When did it close down as i never attended the Oratory Senior school as it closed down the year before i was to move on ,and i then had to attend Follett Osler Secondry school as i was one of ten i my parents couldn't afford to send us to the next catholic school. So once a week Father Michael or Father Geoffery would come to our school for R.E .
 

CARTON

New Member
Hello Lizy
I left the Oratory school about 1961/62 and it was still operating as a senior school then, I dont think the teachers there thought that I was going to turn out academically, so the obvious solution was to go and get a job. I don't know how long St. Philips house continued as a boys home after that but the nuns with their wing headresses seem as if they are from another century now. At the time I didn't realise it but I guess all the St. Philip's boys must have been there as a result of some family crisis, I know that the Hungarian ones were there due to the situation in their own country, although I left Birmingham many years ago whenever I go back Edgbaston has hardly changed whereas, Ladywood and Nechells have all but disappeared.
 

Bushbaby

master brummie
Hi,

I was sent to St. Philip's House in 1956 with my brother after the death of my father. My mother was, at the time going to visit relatives in Kenya and so she felt it necesarry to find temporary accommodation for us at the home and since she knew the Sister Superior from her school days, it was so arranged for us to go there on a short term basis.

My mother, however returned to England after a couple of months and Sister Joseph(Superior), who was also the headteacher of the Oratory School, offered my mother a teaching job there which she took readily because of her financial situation. This meant that we, my brother and I, had to stay on at the home for the next five and a half years.

My mother had to pay for us to stay at the home, and reading her diary's of the time, she would send money to the home monthly. Did we like it there? No, I hated being away from home, but at least after some months there, we were allowed to travel home to Sutton Coldfield on some weekends. Most of the boys came from distant places and didn't go home until holiday times.

Remembering some of the things we got up to, I believe the sisters must have had a difficult time keeping some of the boys under control. I found it a difficult time in my life and though there were some fun times, we were very regimented, having to walk to school in a line with a sister watching at the back of us younger ones. We weren't allowed to stay for school meals so had to walk back for lunch and being about a mile there and back we walked about four miles each day in all weathers.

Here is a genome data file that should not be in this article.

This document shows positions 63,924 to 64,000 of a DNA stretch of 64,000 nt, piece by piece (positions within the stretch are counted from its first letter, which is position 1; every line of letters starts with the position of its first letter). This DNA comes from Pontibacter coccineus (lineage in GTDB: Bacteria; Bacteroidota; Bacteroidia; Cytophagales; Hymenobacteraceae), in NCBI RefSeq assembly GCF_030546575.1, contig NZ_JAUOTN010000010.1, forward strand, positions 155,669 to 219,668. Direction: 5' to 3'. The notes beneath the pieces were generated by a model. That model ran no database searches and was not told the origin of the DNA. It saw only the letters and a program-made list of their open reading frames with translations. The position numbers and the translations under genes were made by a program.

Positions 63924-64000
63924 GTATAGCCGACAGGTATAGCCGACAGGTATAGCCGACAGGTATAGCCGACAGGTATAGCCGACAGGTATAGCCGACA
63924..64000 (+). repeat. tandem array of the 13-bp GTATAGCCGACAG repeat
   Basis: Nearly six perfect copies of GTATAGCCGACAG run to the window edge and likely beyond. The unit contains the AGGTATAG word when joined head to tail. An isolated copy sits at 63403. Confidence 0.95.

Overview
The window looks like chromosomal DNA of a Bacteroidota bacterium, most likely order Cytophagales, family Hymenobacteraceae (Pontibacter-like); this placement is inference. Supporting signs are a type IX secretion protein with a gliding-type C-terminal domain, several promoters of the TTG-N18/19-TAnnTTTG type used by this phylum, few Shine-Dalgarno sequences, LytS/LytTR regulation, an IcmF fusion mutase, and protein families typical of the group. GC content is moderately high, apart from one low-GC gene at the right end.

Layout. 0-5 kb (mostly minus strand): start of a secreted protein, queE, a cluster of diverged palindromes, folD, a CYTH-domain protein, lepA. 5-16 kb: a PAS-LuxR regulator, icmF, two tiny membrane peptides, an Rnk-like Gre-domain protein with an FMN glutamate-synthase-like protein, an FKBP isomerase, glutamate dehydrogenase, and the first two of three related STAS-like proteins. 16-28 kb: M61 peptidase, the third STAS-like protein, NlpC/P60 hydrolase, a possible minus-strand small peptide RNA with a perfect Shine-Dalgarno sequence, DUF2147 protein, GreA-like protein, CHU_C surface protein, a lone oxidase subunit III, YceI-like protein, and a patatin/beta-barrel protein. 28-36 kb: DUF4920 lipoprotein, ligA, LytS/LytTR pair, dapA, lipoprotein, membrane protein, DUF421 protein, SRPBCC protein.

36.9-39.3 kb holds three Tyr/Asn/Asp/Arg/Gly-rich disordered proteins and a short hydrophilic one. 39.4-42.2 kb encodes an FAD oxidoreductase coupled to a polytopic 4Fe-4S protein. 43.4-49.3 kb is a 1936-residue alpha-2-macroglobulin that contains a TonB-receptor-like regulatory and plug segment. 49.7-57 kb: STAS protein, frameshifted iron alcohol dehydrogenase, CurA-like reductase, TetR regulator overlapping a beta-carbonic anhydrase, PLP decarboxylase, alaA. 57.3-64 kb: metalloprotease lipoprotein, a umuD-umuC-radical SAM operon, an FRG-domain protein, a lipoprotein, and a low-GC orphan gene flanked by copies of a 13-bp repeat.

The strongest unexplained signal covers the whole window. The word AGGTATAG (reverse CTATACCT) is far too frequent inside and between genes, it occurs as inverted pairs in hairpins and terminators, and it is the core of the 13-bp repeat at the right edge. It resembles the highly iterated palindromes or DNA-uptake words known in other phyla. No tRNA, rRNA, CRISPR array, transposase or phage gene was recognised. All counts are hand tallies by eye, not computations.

The home was very large, you can see the size of it if you go onto Google Earth. We slept in dormitories of varying sizes from two beds to seven or eight beds. Our sheets were changed regularly and the place, with the boys help was kept very clean. We had meals in a very large dining room we called the 'ref'' and if the food was not to our liking we tried to off-load it to someone else on the same table or throw it out of the window when it was open in the summer otherwise you were expected to clean your plate by the end of the meal, like it or not. Most of my memories of the home are either bad ones or ones where we got into mischief.

If there are any questions you would like to ask, I will gladly answer them, though the times your father was at the home may have been a little different to the period I was there.

Best wishes
Humph
Dear Humph.... I attended the Oratory junior and seniors.. and i left there in 1960 to start work.. in junior school i was in a mrs ellis class and i remember a boy called jonathan who had a brother.called humphrey.... we then were in the same class again a welsh teacher called mr bobbett.. it would be nice to hear from you..
 

johnny082

knowlegable brummie
My memories of the Cottage homes goes back to the late 30s/early 40s. I was not a resident there but lived just off the Slade Road. I used to walk up Fentham Road with my mother as we travelled to Erdington for shopping. Very often the children would be almost marching coming from or going to the Home. My mother used to say they were children who had no parents and I remember I used to feel so sorry for them. I suppose they used to be in groups of about twenty, mostly in their black rubber mackintoshes, souwesters and wellingtons. Very often their 'guardians' sounded very strict which made me feel even more sorry for them.